Starbucks Just Made A Small, Important Change

It truly is a sign of the times: Starbucks is ending its CD sales. The coffee chain is one of numerous retailers affected by slumping CD sales, which saw an overall decline of 15 percent last year. Sales have now fallen to record lows after consistently dropping, hitting just 140.8 million units sold in 2014. In fact, music is so intangible at this point that streaming services seem to be taking the place of actual mp3 files — so it comes as little surprise that Starbucks would choose to nix its CD offerings.

Said Starbucks spokesperson Maggie Jantzen to USA Today Friday:

Music has always been a key component at Starbucks. We are looking for new ways to offer customers music options.

Starbucks notoriously began its first foray into music with Kenny G, who allegedly also helped create their frappuccino. Somehow, the smooth jazz saxophonist got in on the ground floor and was one of Starbucks' first investors. Since then, the coffee conglomerate has acquired a music retailer, expanded that to a record label (which it handed over to Concord Music Group), and crafted its own Sirius XM station for mellow coffee shop tunes played at a respectable volume.

It celebrated the decade anniversary of Alanis Morissette's breakthrough album Jagged Little Pill by releasing an exclusive acoustic version and holding an in-store concert with Morissette.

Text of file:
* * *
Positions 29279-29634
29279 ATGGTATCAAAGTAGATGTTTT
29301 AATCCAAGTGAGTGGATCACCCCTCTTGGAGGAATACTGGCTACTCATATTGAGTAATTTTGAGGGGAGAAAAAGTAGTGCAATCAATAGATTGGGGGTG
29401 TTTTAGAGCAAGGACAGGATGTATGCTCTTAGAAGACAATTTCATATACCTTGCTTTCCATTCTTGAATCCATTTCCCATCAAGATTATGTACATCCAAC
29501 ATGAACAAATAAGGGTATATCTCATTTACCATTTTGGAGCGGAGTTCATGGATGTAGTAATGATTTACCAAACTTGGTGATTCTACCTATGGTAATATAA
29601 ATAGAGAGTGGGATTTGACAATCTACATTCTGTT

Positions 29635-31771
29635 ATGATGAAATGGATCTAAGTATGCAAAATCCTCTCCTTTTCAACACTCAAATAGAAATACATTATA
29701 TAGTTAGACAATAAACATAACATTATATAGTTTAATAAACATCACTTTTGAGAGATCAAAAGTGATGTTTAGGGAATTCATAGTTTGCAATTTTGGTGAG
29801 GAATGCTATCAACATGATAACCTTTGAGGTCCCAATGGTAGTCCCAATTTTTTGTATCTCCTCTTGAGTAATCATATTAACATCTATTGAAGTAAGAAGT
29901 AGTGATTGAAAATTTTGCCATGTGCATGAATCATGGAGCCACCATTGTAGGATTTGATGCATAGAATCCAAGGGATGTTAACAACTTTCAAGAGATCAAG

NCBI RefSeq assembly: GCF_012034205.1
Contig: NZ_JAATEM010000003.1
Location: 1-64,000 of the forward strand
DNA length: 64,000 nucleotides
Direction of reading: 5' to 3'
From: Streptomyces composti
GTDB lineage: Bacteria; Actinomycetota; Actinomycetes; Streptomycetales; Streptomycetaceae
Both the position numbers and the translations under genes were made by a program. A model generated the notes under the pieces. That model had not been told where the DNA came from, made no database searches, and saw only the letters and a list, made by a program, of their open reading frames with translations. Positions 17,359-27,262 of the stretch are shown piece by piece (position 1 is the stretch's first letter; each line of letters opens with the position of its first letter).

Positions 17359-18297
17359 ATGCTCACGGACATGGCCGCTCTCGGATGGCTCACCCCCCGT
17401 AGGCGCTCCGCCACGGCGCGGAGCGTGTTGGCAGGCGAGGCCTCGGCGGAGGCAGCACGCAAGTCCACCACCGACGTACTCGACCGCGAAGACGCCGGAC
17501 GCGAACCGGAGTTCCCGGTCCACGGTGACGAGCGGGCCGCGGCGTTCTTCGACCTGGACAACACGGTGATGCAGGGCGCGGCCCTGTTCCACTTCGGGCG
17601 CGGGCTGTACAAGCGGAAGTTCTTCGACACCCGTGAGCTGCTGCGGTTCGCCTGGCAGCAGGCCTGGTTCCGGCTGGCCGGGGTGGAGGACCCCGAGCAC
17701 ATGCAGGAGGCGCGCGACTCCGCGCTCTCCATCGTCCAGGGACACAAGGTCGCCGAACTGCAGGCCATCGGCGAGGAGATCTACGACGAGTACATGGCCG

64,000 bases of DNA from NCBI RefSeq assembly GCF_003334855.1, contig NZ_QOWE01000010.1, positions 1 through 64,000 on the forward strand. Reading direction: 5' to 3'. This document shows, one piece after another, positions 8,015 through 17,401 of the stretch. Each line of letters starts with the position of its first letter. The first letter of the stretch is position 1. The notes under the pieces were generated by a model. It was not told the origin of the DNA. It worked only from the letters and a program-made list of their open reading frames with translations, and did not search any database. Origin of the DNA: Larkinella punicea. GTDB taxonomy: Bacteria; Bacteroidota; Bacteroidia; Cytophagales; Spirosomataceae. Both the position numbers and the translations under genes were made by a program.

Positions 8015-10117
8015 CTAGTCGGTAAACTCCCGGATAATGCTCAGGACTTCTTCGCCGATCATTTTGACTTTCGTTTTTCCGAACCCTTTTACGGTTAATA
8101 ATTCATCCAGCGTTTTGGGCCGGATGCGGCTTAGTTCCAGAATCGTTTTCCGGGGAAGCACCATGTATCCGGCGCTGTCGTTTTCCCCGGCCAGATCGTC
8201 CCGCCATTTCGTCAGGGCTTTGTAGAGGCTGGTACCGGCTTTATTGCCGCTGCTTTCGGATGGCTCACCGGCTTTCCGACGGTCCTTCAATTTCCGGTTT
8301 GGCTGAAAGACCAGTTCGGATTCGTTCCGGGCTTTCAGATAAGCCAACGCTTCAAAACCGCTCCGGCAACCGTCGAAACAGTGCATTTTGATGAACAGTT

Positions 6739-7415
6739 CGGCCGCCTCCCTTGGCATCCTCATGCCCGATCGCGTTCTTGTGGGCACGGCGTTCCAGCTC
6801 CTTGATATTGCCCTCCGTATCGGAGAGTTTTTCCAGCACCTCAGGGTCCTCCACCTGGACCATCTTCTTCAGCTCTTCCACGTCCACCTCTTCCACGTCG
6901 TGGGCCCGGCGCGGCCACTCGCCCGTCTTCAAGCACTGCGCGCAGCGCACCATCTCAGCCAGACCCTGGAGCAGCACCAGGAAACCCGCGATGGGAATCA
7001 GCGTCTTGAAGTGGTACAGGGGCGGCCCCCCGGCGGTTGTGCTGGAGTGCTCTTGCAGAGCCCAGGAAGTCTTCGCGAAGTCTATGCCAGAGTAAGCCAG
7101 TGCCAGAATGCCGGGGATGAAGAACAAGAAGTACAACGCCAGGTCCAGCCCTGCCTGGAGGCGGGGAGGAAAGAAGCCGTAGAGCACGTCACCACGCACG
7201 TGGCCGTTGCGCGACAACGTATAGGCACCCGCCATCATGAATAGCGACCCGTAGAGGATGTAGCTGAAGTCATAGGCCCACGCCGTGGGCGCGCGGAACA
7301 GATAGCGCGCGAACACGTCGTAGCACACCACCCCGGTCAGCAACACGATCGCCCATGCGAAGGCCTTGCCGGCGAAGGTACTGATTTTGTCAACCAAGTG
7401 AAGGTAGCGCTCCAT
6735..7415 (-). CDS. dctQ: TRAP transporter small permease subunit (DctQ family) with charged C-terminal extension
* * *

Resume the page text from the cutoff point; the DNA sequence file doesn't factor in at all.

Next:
Starbucks will put a hard stop to CD sales at the end of March, which means you have about five weeks to snatch up all those easy listening tunes and maybe the Frozen soundtrack. Starbucks has stayed relatively mum about plans for their next music venture, though they have no plans to discontinue their free music downloads.

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Though modest, vinyl sales are on the rise, prompting some to speculate that Starbucks is setting its sights on bigger discs in the form of actual LPs. The fact that counter space is generally at a premium at most Starbucks makes this plan highly unlikely, though the move would certainly boost Starbucks' hipster street cred — something it's been lacking since the third wave coffee movement took over.

For all we know, Starbucks may be consulting with their surprising moneymaker — Kenny G — as it plots its next move.

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